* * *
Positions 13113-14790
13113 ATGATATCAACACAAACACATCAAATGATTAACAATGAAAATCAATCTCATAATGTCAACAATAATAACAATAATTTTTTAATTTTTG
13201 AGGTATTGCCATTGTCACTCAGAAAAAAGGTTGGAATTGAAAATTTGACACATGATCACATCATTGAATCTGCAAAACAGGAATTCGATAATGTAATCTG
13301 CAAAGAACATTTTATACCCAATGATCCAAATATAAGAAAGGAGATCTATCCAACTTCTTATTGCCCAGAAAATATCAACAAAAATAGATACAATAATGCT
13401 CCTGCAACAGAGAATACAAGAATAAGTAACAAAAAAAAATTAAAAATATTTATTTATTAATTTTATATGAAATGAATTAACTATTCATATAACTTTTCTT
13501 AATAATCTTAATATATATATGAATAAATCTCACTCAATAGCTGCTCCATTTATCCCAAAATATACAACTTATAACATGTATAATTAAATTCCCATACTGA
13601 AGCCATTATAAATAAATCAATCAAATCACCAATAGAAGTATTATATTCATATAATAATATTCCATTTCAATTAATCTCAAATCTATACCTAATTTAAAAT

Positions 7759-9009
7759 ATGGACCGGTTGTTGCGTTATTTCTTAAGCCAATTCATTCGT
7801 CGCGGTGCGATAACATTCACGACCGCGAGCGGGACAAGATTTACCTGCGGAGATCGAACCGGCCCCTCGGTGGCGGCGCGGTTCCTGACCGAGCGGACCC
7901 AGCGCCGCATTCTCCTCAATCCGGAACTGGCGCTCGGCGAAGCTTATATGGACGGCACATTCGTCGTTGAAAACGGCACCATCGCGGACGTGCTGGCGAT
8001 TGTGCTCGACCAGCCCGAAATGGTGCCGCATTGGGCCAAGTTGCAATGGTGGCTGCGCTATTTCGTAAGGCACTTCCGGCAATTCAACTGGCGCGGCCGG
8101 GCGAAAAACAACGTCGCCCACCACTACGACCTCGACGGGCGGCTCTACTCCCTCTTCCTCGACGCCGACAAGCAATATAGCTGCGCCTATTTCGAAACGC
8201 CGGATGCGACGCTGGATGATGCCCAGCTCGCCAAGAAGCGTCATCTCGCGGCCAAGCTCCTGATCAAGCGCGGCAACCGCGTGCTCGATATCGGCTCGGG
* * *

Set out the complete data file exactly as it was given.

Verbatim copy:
Positions 13113-14790
13113 ATGATATCAACACAAACACATCAAATGATTAACAATGAAAATCAATCTCATAATGTCAACAATAATAACAATAATTTTTTAATTTTTG
13201 AGGTATTGCCATTGTCACTCAGAAAAAAGGTTGGAATTGAAAATTTGACACATGATCACATCATTGAATCTGCAAAACAGGAATTCGATAATGTAATCTG
13301 CAAAGAACATTTTATACCCAATGATCCAAATATAAGAAAGGAGATCTATCCAACTTCTTATTGCCCAGAAAATATCAACAAAAATAGATACAATAATGCT
13401 CCTGCAACAGAGAATACAAGAATAAGTAACAAAAAAAAATTAAAAATATTTATTTATTAATTTTATATGAAATGAATTAACTATTCATATAACTTTTCTT
13501 AATAATCTTAATATATATATGAATAAATCTCACTCAATAGCTGCTCCATTTATCCCAAAATATACAACTTATAACATGTATAATTAAATTCCCATACTGA
13601 AGCCATTATAAATAAATCAATCAAATCACCAATAGAAGTATTATATTCATATAATAATATTCCATTTCAATTAATCTCAAATCTATACCTAATTTAAAAT

Positions 7759-9009
7759 ATGGACCGGTTGTTGCGTTATTTCTTAAGCCAATTCATTCGT
7801 CGCGGTGCGATAACATTCACGACCGCGAGCGGGACAAGATTTACCTGCGGAGATCGAACCGGCCCCTCGGTGGCGGCGCGGTTCCTGACCGAGCGGACCC
7901 AGCGCCGCATTCTCCTCAATCCGGAACTGGCGCTCGGCGAAGCTTATATGGACGGCACATTCGTCGTTGAAAACGGCACCATCGCGGACGTGCTGGCGAT
8001 TGTGCTCGACCAGCCCGAAATGGTGCCGCATTGGGCCAAGTTGCAATGGTGGCTGCGCTATTTCGTAAGGCACTTCCGGCAATTCAACTGGCGCGGCCGG
8101 GCGAAAAACAACGTCGCCCACCACTACGACCTCGACGGGCGGCTCTACTCCCTCTTCCTCGACGCCGACAAGCAATATAGCTGCGCCTATTTCGAAACGC
8201 CGGATGCGACGCTGGATGATGCCCAGCTCGCCAAGAAGCGTCATCTCGCGGCCAAGCTCCTGATCAAGCGCGGCAACCGCGTGCTCGATATCGGCTCGGG